If you want to gain lean mass, you will want to do the opposite of fat loss, which is add 200 calories to your TDEE. You want to aim for an increase in weight of around 0.5 kg/week. Similar rules as losing fat apply here as well. If you’re gaining weight faster then you need to reduce calories and vice versa is you’re not gaining fast enough.
“I’ve figured out my target calories, am I all set?” – not quite. Just as important is to figure out your target macros. Macros or macronutrients of which there are three, proteins, carbohydrates and fats, are what provide you with calories and distributing calories correctly among them is very important. I follow a simple split to partition calories between protein, carbs and fats. But before we get into that, you need to know that 1 gram of protein = 4 calories, 1 gram of carbs = 4 calories and 1 gram of fat = 9 calories. I’m not a big proponent of cutting out any of the macronutrients because they all have a role to play and are important in their own way, other than providing energy. Protein is by far the most important macro for building muscle, carbs are great for replenishing muscle and liver glycogen and providing you with energy during your workouts and fats are extremely important for regulating hormones in your body.
The way I partition calories into macros is as follows (if you don’t want to read up on all this and just want to calculate your macros, just head here),
Protein = around 2.2 grams/kg of body weight if a person is already lean and trying to cut fat else 30% of total calorie intake
Fats = 25% of total calorie intake
Carbs = the remaining
Taking myself as an example and assuming I want to maintain my weight, my target calories will be 2,250 calories. Since my body weight is 70 kgs, my target macros will look as follows,
Protein = 2.2 * 70 = 154 grams
Fats = (0.25 * 2,250)/9 = 62 grams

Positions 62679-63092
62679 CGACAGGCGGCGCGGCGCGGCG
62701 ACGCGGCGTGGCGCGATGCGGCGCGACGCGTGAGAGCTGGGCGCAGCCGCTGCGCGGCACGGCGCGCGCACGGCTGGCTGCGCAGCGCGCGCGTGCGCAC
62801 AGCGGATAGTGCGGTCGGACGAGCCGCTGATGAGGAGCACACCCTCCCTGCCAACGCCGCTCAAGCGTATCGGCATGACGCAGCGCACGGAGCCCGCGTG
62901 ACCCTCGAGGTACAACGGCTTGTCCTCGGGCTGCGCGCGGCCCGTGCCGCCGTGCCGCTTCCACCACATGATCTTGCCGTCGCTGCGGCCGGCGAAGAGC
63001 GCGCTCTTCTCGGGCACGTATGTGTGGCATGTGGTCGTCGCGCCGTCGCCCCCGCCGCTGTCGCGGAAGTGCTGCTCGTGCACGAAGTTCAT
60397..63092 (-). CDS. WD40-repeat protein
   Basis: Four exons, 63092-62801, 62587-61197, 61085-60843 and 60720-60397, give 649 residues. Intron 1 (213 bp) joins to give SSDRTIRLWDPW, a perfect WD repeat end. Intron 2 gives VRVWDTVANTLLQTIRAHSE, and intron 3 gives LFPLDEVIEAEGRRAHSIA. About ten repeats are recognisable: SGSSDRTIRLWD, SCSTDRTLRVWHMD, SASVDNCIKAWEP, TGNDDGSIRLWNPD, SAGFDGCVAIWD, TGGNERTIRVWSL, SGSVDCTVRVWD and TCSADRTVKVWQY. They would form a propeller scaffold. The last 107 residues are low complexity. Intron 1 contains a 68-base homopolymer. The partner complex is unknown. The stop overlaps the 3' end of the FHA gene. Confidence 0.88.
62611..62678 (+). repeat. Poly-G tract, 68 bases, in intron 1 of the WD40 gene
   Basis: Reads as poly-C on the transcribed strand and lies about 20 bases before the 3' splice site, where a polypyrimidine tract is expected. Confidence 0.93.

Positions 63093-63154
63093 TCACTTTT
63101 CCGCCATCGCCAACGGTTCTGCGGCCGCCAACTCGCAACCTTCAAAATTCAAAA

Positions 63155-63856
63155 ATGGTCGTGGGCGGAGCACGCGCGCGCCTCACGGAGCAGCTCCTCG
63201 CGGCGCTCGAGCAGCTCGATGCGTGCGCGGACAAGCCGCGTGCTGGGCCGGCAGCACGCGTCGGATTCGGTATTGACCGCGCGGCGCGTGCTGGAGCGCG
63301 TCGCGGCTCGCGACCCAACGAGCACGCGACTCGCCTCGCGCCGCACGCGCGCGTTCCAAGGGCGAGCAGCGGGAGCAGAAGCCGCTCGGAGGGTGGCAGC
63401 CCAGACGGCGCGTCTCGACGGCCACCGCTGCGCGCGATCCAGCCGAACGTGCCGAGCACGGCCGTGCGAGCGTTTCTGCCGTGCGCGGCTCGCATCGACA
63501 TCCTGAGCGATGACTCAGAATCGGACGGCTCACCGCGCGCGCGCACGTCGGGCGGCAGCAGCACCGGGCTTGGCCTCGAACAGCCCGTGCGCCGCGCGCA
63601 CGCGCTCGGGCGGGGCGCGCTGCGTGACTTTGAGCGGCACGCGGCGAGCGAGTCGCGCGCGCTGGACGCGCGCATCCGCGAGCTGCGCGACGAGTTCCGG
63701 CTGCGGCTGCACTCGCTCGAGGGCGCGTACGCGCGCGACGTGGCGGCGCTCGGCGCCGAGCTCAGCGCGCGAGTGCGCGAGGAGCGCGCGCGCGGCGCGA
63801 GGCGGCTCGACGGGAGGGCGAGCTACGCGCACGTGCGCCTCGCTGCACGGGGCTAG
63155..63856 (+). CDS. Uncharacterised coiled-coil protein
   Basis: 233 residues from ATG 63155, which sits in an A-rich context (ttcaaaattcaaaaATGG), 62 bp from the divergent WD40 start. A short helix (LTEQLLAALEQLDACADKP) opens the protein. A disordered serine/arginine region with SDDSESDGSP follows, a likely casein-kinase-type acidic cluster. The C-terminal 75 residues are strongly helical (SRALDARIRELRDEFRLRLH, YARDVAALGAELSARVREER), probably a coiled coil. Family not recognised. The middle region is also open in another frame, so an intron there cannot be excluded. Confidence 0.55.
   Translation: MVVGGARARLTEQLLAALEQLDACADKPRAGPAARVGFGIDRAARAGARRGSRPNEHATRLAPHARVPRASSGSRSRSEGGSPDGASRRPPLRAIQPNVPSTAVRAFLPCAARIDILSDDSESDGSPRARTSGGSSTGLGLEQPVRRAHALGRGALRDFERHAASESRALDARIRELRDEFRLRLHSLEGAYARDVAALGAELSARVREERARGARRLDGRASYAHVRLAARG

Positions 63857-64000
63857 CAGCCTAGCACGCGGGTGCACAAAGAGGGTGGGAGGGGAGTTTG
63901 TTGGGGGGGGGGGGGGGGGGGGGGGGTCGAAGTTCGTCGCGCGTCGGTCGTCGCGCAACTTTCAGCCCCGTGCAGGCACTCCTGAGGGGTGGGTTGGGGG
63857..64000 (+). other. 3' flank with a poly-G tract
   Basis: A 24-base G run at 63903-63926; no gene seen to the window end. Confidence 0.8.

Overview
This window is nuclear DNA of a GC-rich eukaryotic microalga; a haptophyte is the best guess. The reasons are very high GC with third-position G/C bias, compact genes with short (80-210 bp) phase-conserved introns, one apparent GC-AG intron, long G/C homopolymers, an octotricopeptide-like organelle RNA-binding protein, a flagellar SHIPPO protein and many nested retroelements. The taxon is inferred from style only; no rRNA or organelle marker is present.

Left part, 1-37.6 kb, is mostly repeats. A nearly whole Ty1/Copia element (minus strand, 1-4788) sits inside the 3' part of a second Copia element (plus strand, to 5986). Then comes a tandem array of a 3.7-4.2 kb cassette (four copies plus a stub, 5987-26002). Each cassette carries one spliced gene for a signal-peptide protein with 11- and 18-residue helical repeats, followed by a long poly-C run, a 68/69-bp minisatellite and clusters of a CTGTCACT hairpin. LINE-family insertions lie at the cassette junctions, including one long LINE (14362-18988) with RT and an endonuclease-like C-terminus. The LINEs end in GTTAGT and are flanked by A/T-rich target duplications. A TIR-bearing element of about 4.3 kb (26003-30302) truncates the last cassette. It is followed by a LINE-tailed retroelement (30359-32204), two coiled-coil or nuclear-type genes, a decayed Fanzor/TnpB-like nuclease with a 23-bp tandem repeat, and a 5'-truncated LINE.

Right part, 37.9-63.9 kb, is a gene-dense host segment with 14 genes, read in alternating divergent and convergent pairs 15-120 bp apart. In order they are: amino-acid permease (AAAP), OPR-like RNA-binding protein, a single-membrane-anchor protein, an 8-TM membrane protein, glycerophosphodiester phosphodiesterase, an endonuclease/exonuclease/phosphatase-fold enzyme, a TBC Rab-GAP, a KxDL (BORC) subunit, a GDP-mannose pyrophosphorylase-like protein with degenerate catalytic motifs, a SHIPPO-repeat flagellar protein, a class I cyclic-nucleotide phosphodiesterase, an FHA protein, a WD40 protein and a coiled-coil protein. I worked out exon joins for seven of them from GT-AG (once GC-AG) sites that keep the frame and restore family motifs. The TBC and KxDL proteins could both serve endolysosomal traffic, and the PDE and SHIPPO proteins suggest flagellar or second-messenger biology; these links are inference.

Carbs = 2250 – (154*4 – 62*9) = 2250 – 1174 = 1076 calories/4 (since 1 gram of carbs = 4 calories) = 269 grams
These would be my target macros to maintain my weight at my current activity level. To sum it up,
Protein = 154 grams * 4 = 616 calories
Fats = 62 grams * 9 = 558 calories
Carbs = 269 grams * 4 = 1076 calories
Total calories = 616 + 558 + 1076 = 2250 calories
That’s it! You’re now empowered. You can thank me later. While it may seem a little daunting at first, it isn’t as complicated as it seems once you understand some basic rules.
If you don’t want to go through the hassle of doing all these calculations try the free macro calculator provided here.
Enter your calculated target calories per day and choose how you want to partition your macros. I recommend the “shredify.me” partition but you have the flexibility to partition them however you see fit, if you understand and know what you’re doing. In my case I get the following results, which is more or less the same as what I calculated manually.
In case you need help with something or something is unclear, comment down below and I’ll help you figure things out. As a next step, read this article on how to get started with tracking your calories and macros so you can be flexible with your diet.